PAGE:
Second class citizens no more
Five years after a landmark SCOTUS decision, public employees continue exercising their restored freedom of association.
If there is one thing that studies agree on is that occupational licensing present a big burden to workers as well as the economy. In addition to preventing individuals from choosing into occupations that they would be most successful, occupation licensing also restricts supply, increases prices, and contributes to deadweight loss through an inefficient allocation of resources. Additionally, most of the costs associated with occupational licensing fall on low-income individuals. And studies have documented that not only does occupational licensing prevent low-income individuals from moving up the economic ladder, it also encourages poverty and increases income inequality.
Before Florida passed the Occupational Freedom and Opportunity Act, intended to take full effect on July 1, it was one of the most heavily licensed states in the nation. On average it took 693 days to obtain an occupational license in Florida. The end result of this law was disastrous as expected. A lot of people were kept in poverty because they could not obtain a license.
A 2019 Cato/YouGov poll found that 45% of welfare recipients reported that the lack of an occupational license had prevented them or someone they knew from getting a job for which they were otherwise qualified.
Florida has worked to loosen its occupational licensing laws since then. Through the newly instated Occupational Freedom and Opportunity Act,
…the state of Florida will no longer require licenses for jobs like “interior designers, labor representatives, boxing announcers and timekeepers, hair braiders, hair wrappers, body wrappers, nail polishers and painters and makeup applicators”.
The new Act also “allows workers in some professions to easily transfer their out-of-state licenses to Florida and cuts down on the training required to receive or renew a license.”
Florida is on the right track, but the state’s history should still serve as a lesson to other heavily licensed states, about the evils of imposing unnecessary costs to people trying to obtain their licenses.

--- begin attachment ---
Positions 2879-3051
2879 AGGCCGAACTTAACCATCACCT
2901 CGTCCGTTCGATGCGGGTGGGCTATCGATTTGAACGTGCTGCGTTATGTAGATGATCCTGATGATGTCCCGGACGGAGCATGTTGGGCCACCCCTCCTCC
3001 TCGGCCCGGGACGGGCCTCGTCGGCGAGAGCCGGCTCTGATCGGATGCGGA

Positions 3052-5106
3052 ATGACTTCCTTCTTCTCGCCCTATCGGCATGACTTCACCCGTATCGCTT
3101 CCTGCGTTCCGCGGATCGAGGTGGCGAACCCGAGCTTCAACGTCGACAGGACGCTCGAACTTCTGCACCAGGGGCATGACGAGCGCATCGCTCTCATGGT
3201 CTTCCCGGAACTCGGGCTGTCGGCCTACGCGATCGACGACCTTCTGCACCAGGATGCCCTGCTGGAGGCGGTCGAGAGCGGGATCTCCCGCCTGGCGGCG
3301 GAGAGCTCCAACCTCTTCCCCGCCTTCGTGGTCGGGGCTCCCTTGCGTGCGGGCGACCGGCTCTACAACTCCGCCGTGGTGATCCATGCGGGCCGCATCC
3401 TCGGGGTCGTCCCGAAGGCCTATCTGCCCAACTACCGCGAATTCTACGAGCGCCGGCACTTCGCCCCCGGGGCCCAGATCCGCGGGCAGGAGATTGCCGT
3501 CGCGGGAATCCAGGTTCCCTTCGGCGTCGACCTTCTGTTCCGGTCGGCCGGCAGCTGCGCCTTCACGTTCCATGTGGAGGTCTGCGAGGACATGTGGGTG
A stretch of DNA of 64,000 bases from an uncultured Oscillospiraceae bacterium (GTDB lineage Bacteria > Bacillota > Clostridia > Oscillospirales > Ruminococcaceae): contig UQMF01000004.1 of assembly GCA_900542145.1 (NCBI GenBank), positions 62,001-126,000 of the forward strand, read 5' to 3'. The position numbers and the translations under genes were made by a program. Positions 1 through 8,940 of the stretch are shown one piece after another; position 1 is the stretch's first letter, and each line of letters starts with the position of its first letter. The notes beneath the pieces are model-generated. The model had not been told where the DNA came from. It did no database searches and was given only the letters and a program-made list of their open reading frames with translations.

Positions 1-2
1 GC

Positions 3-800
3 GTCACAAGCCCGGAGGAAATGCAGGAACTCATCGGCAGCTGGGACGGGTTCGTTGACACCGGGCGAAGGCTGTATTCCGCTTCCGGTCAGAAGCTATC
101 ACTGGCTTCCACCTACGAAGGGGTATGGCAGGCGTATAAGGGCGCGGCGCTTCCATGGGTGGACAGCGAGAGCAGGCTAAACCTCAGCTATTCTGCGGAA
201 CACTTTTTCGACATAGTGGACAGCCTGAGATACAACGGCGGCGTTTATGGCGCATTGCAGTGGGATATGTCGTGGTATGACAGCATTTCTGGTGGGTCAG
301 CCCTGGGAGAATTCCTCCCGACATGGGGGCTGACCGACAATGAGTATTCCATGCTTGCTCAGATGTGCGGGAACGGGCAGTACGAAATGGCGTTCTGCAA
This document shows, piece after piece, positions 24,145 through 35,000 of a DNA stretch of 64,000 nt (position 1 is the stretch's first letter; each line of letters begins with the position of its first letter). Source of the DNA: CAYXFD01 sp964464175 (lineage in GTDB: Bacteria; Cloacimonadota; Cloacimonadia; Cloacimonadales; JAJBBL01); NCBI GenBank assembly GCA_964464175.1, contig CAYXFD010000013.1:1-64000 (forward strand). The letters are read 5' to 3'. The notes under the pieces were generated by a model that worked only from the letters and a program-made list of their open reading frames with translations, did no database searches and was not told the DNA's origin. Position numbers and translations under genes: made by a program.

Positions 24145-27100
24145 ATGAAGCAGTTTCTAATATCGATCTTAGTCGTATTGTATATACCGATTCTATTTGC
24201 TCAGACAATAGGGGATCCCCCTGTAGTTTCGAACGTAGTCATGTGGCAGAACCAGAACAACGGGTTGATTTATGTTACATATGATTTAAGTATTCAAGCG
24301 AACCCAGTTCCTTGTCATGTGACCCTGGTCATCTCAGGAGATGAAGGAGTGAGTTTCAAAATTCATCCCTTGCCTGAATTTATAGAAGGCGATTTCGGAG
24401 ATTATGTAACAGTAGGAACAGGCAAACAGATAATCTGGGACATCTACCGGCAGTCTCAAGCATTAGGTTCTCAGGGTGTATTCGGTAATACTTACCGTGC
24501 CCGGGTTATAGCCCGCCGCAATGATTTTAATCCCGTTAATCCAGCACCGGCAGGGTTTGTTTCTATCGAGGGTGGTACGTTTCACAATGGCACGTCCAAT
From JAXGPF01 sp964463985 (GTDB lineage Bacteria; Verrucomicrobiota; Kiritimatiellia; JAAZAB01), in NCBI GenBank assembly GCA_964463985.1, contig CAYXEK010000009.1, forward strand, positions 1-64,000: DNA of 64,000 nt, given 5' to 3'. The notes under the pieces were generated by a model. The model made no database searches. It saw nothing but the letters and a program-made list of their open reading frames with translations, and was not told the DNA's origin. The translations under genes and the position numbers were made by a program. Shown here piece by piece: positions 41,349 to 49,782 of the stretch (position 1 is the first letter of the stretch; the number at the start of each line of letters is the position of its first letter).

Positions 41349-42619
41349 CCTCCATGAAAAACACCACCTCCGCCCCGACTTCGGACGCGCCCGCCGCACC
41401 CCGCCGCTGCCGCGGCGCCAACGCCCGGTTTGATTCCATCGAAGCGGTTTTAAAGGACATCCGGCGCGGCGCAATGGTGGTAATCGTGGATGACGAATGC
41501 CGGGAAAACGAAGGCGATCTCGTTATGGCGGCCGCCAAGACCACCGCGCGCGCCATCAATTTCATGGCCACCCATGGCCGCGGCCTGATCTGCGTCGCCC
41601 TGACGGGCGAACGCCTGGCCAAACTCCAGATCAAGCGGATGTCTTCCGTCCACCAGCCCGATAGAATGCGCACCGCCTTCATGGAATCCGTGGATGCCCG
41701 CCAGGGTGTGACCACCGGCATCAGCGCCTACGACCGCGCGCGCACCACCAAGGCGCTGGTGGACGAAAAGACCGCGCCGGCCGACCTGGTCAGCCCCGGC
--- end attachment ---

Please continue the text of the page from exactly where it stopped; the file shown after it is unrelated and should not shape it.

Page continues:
A lot of studies have documented the negative effects of occupational licensing on income inequality. Because licensing tends to push unlicensed workers out of the workforce and limits supply, it enables licensed workers to charge higher prices for their labor. Indeed, Kleiner and Alan Krueger found out that “licensing is associated with about 14% higher wages“.
This may increases inequality, especially in the long run. What makes this phenomenon worse is the fact that most people pushed out of the workforce due to lack of licenses are low-income individuals who end up in less lucrative jobs or exit the job market altogether. Licensing makes it perpetually harder for them to move up the wage ladder.
According to a study done by Tingting Zhang on how occupational licensing affects the wage distribution of Canadian workers between 1998 and 2004, occupational licensing not only increased inequality across the entire wage distribution, but also had a more substantial impact on the pay of females than males.
Occupational licensing is generally problematic for the economy. And this is especially true for an ailing economy like the one we are in now. Loosening occupational licensing laws is one of the ways the state of Minnesota can ensure economic opportunity as well as mobility to low-income individuals at a time when unemployment is high.
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